What Executives Need to Know About Project Management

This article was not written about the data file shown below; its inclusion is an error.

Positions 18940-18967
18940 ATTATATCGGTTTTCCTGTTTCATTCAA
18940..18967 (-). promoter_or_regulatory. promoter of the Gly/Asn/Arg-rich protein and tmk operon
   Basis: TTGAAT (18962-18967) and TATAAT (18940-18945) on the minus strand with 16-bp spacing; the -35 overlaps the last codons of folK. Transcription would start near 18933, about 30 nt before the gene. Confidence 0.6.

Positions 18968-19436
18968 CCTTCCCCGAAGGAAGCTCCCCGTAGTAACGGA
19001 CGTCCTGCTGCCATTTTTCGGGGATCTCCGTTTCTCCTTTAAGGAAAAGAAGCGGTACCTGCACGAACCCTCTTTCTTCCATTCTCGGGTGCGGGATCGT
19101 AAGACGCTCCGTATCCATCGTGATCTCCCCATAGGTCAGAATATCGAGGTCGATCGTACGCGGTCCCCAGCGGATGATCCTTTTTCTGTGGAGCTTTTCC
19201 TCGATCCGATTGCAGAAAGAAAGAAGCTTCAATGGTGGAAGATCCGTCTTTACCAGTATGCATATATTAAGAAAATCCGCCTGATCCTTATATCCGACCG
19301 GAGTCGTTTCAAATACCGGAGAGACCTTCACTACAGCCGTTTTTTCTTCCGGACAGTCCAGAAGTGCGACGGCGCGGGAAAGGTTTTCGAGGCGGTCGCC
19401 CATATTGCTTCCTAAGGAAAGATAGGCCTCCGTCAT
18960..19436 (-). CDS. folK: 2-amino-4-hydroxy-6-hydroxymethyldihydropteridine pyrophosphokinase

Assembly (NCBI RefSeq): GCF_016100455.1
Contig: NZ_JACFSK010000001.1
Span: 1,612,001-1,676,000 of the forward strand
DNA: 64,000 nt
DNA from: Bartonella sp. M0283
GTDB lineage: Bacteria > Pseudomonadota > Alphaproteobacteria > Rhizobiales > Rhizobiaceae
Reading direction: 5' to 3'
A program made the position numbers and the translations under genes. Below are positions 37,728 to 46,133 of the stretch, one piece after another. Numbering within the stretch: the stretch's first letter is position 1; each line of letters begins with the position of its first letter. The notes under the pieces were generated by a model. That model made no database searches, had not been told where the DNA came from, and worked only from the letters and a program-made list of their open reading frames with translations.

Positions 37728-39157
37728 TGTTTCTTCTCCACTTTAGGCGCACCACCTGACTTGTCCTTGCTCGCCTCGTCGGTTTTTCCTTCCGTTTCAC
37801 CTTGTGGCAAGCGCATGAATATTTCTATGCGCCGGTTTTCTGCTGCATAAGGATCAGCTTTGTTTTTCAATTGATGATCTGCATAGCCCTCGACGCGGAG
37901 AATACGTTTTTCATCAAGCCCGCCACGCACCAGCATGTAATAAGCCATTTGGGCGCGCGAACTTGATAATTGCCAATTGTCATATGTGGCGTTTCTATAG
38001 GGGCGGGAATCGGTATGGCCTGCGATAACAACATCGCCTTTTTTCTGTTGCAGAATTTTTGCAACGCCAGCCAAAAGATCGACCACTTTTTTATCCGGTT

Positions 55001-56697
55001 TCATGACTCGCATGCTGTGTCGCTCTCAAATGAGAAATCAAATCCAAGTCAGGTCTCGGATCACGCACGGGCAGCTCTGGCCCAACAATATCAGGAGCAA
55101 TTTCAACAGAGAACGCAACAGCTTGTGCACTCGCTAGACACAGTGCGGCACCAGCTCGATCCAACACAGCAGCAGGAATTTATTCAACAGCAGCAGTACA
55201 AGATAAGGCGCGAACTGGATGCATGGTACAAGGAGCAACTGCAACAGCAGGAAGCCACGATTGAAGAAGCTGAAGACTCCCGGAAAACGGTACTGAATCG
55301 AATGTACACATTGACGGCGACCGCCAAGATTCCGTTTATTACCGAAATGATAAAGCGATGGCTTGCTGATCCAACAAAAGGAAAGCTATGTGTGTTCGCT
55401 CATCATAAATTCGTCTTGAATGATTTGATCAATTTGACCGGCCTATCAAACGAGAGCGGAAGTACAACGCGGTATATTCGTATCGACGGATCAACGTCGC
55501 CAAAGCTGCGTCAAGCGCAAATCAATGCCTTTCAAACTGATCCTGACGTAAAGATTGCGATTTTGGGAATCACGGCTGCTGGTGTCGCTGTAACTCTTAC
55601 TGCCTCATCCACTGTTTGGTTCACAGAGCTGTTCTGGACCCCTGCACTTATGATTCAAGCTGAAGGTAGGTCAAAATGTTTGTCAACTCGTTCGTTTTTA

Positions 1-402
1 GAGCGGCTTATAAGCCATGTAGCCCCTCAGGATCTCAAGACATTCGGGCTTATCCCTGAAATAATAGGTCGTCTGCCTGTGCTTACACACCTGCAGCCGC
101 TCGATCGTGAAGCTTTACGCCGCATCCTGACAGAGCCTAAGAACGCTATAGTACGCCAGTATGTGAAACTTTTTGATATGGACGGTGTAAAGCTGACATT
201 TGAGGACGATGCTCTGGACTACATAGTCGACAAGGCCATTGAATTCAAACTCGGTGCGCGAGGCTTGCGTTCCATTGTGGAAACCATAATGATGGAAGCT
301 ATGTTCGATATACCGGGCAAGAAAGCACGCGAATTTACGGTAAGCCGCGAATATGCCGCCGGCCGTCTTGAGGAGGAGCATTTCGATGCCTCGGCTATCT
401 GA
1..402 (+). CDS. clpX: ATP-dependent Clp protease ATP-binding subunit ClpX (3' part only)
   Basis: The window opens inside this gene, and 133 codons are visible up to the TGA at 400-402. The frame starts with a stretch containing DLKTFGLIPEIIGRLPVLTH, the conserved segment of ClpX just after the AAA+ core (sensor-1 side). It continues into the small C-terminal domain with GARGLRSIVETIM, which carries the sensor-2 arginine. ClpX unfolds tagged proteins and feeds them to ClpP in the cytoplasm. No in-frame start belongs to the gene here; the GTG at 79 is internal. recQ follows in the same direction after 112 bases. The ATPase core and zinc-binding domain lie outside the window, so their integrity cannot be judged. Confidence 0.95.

As project management has evolved and matured, so has the executive's role in project management. To ensure the success of individual projects and the organization as a whole, today's executives are increasingly involved in activities such as capacity planning, portfolio management, prioritization, and strategic planning specifically for project management. In fact, more and more executives are becoming certified Project Management Professionals (PMPs). What Executives Need to Know About Project Management offers executives a guide to project management, focusing on what they need to know and what they need to do. It provides step-by-step guidance to help executives get effective, well-resourced project management teams in place and ensure the success of any individual project. The book begins with basic principles, including a detailed discussion of the three best practices that enable executives to ensure effective project management: Developing an environment where project management is viewed as a profession Securing key personnel for project management positions Creating opportunities for rewards and advancement through successful project management Next, the book explores how executives serve as executive sponsors in project management teams, setting forth solutions to the many problems and challenges they face in this role, including managing disagreements, delegating authority, and accelerating projects. The authors explain how the role of the executive sponsor changes depending upon the life-cycle phase of the project. For example, during the project initiation and planning phases, the sponsor may take on a very active role, ensuring that proper objectives are established and that the project plan satisfies the needs of the business as well as the needs of the client. During the execution phase, the sponsor may take on a less active role; however, the book shows how executive sponsors need to become involved when roadblocks appear, crises occur, and conflicts arise over priorities among projects. Throughout the book, helpful illustrations clarify complex concepts and processes.